Sisyphus: The Myth is JTBC’s 10th anniversary K-drama inspired by the Greek drama of the same name. It jumps between two timelines—future that has been ravaged by war and is in dire need of resources, and the present where Kang Seo-hae (Park Shin-hye) has traveled to, in order to stop Han Tae-sul (Cho Seung-woo) from creating a time machine. This is in contrast to the present timeline where all is well and destruction has not yet taken root.
This crime-thriller series asks the question: “what would you do if you could identify psychopaths through a genetic test before they are born”?
When a vicious serial killer is imprisoned, the story shows us two pregnant women sitting outside a testing center in a hospital. They came in for genetic testing to determine if their unborn child carries the “psychopath gene.” One of the women is married to the serial killer, while the other to a kind and gentle man. Having learned that the babies they carry both have the gene, they must decide what to do about it now.
Decades later, the same killer is still on death row, but a new psychopath is out for blood. Could it be the killer’s son? Is the new killer one of the unborn children that had the psychopath gene?
Jeong Ba-reum (Lee Seung-gi) is a reputable rookie police officer. His life changes after an encounter with a psychopathic killer. This leads him into a mad chase to unearth the truth behind the killer’s psychopathic behaviour with his partner Go Moo-chi (Lee Hee-jun), a man who doesn’t mind bending the rules to catch criminals.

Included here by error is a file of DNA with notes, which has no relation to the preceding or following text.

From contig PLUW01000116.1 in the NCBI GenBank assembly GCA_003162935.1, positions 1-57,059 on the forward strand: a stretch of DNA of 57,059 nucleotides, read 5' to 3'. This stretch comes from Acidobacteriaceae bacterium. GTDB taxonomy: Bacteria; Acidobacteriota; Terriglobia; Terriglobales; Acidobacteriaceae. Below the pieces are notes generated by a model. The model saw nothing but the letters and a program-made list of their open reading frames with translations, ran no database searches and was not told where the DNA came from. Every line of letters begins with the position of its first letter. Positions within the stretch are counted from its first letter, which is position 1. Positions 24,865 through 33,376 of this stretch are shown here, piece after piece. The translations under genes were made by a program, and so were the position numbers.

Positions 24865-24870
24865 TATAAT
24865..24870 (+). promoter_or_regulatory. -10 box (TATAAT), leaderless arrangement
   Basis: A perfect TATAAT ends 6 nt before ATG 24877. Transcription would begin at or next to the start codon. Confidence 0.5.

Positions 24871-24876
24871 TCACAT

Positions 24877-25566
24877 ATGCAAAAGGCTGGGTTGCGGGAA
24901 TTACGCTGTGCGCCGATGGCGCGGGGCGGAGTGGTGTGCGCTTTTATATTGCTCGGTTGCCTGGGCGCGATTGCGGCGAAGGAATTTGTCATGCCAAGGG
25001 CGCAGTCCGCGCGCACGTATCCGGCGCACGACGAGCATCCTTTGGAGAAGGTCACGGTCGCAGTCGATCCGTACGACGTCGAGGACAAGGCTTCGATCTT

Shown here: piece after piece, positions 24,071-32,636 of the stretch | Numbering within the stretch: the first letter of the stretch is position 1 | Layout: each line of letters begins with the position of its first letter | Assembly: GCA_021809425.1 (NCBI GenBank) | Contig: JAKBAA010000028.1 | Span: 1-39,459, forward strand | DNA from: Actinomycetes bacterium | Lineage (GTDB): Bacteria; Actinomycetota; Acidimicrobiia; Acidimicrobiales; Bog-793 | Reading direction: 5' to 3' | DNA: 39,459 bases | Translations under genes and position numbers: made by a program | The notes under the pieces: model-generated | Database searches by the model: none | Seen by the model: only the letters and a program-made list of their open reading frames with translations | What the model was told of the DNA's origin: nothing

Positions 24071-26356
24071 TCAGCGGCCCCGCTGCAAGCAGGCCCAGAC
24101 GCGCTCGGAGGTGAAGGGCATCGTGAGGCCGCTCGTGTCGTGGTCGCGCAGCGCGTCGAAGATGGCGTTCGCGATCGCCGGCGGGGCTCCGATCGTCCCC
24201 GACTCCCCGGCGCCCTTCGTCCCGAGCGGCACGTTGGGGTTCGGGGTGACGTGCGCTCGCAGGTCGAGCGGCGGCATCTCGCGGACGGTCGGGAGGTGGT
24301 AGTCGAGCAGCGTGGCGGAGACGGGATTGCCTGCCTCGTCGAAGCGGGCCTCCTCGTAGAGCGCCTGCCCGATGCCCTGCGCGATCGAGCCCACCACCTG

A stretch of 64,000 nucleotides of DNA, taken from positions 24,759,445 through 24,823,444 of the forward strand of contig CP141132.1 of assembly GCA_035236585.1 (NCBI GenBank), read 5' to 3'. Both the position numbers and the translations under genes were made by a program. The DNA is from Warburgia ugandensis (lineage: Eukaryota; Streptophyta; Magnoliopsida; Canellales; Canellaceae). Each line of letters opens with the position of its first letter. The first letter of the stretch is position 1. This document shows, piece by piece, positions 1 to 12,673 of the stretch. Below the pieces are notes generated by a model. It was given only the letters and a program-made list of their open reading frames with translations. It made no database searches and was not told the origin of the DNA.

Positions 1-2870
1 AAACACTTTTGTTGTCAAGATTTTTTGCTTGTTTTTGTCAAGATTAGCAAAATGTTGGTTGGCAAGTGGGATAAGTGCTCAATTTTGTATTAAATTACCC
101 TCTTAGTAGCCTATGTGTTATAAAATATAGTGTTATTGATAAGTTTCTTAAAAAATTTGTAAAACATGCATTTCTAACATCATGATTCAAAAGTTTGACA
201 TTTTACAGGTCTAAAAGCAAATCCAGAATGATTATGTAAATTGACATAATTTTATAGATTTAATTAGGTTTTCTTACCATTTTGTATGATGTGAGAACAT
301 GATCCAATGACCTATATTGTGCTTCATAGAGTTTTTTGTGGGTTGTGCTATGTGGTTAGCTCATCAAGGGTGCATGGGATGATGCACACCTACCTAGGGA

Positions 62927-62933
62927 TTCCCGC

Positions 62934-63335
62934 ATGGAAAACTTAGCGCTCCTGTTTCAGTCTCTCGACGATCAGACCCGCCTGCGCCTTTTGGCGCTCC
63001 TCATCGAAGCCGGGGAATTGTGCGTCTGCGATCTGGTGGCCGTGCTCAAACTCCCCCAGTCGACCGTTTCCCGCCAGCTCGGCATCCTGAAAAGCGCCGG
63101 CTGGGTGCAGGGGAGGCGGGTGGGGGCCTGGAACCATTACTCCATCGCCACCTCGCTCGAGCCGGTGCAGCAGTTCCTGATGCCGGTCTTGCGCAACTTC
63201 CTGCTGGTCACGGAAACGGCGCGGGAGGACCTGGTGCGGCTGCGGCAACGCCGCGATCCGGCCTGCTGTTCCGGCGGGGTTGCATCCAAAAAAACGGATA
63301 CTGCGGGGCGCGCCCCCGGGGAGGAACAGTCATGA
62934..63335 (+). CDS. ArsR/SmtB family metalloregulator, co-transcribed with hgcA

Go Moo-chi is the way he is because of a childhood trauma. He witnessed the murder of his family by the serial killer now on death row. Now, all he wants is revenge. But along with that burning desire for retribution, he also struggles with a drinking problem and an impulsive behaviour which could threaten his career as a police officer .
Head on, the drama reveals who the new killer is, and this revelation gives viewers a sneak peek of his interesting psychosis and motive for killing. However, this leaves behind a trail of murders causing great fear among the population.
As the story progresses, it explores the concept that psychopaths are not made, rather they are born to be that way. So that challenges the possibility of conducting genetic testing to determine who are genetically predisposed. And if someone is indeed hardwired from the womb to be an unremorseful criminal, should the parents keep that child?